By Dave Hunter

A nut (that is, a string nut) is that thin, slotted strip of organic or synthetic material that lies across the end of the fingerboard and guides your strings on their way to the tuners. Beyond this purely functional role, the stuff your nut is made from plays a big part in shaping your tone.

[Credit: Photograph and guitar courtesy of Tom Bartlett]
Credit: Photograph and guitar courtesy of Tom Bartlett

In partnership with the bridge saddles, the nut is one of the two anchor points that determine the speaking length of your string — the components that denote the break between the section of the strings that vibrates and makes all the sound and the dead portions — and it greatly affects both the way in which the strings ring and the amount of vibrational energy that is transferred into the neck and body of the guitar.

Gibson electric guitars from the golden age of the solidbody — the 1950s and early ’60s — had nuts made from Nylon 6/6, a rigid yet relatively soft material (well, when compared to steel or bone) that contributes some relatively warmth and fur amid a full, resonant tone. Fender nuts of the era were commonly made from bone, a hard (though perhaps not steel-hard) organic material that lends a clear yet resonant sound.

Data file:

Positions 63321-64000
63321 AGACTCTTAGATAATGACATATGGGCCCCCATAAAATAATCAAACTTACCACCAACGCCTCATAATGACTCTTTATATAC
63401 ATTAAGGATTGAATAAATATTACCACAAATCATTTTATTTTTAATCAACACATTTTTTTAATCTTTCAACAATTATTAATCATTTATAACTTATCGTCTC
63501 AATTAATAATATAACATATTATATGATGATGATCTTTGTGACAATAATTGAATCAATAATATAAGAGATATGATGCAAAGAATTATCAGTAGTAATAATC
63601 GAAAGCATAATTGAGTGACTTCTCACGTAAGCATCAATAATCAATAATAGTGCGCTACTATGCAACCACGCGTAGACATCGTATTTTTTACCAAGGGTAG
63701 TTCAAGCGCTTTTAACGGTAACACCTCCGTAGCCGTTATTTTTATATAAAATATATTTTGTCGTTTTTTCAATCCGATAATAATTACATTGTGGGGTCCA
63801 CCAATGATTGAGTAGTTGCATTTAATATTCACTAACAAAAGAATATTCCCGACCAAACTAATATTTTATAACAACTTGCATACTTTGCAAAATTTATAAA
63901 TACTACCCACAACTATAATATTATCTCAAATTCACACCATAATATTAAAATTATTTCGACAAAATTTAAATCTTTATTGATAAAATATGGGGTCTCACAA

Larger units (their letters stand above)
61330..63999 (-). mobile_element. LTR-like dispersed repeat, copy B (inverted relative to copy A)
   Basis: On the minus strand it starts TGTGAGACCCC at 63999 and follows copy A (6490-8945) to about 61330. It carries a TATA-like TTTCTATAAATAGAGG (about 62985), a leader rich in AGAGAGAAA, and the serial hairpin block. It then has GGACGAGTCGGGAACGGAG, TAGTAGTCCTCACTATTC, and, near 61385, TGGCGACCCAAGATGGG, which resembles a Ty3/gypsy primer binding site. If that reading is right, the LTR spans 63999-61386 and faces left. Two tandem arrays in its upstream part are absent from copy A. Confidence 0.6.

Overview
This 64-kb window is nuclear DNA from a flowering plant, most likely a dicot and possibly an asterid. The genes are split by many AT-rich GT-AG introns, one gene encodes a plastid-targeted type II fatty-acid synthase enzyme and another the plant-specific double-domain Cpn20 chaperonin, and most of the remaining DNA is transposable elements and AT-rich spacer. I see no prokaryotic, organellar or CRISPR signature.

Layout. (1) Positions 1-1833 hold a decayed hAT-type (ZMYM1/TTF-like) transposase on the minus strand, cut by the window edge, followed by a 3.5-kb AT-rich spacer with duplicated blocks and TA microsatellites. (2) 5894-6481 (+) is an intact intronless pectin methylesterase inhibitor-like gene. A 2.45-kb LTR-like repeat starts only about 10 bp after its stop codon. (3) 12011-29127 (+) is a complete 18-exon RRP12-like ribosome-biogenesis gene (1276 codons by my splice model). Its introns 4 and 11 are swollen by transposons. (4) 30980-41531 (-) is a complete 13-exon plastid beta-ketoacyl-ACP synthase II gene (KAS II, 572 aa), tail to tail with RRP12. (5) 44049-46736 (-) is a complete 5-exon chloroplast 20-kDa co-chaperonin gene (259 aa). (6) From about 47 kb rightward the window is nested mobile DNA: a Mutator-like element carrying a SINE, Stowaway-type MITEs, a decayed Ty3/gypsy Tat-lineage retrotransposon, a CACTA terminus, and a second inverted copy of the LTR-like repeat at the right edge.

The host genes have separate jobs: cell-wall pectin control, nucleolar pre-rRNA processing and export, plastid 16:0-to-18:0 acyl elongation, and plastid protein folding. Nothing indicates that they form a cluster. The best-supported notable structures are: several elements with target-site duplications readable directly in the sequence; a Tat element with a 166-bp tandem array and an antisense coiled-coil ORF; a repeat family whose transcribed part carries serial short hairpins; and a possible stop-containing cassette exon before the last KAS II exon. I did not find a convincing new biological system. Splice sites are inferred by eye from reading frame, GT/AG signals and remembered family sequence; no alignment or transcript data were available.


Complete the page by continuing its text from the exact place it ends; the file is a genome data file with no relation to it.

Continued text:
Manufacturers today looking for the hardness and approximate tone of bone but without its inconsistencies (it can be porous and irregular) often turn to Corian or Micarta. On the other hand, self-lubricating nuts made from graphite-based compounds or super-slippery Delrin are extremely popular with vibrato users and can be a major factor in helping to keep a guitar in tune during frequent vibrato use.

At the lower end of the synthetic spectrum, some more affordable guitars carry nuts of solid or even hollow plastic. These aren’t generally considered to be tone-enhancing components, although they may be necessities of a certain price point.

A well-cut plastic nut can still provide a decent sound and function, but in order to get the most out of the guitars they come on, many players choose to upgrade them to a nut made from bone or one of the other synthetic materials that are popular today.

A worn or broken nut — and in particular one with slots that have worn too wide or too low after time — can lead to many tuning and intonation difficulties, as well as impeding your guitar’s natural resonance and sustain. These components may look simple, but because precision is required at any point where a string is anchored, nut replacement really is a job for an experienced professional.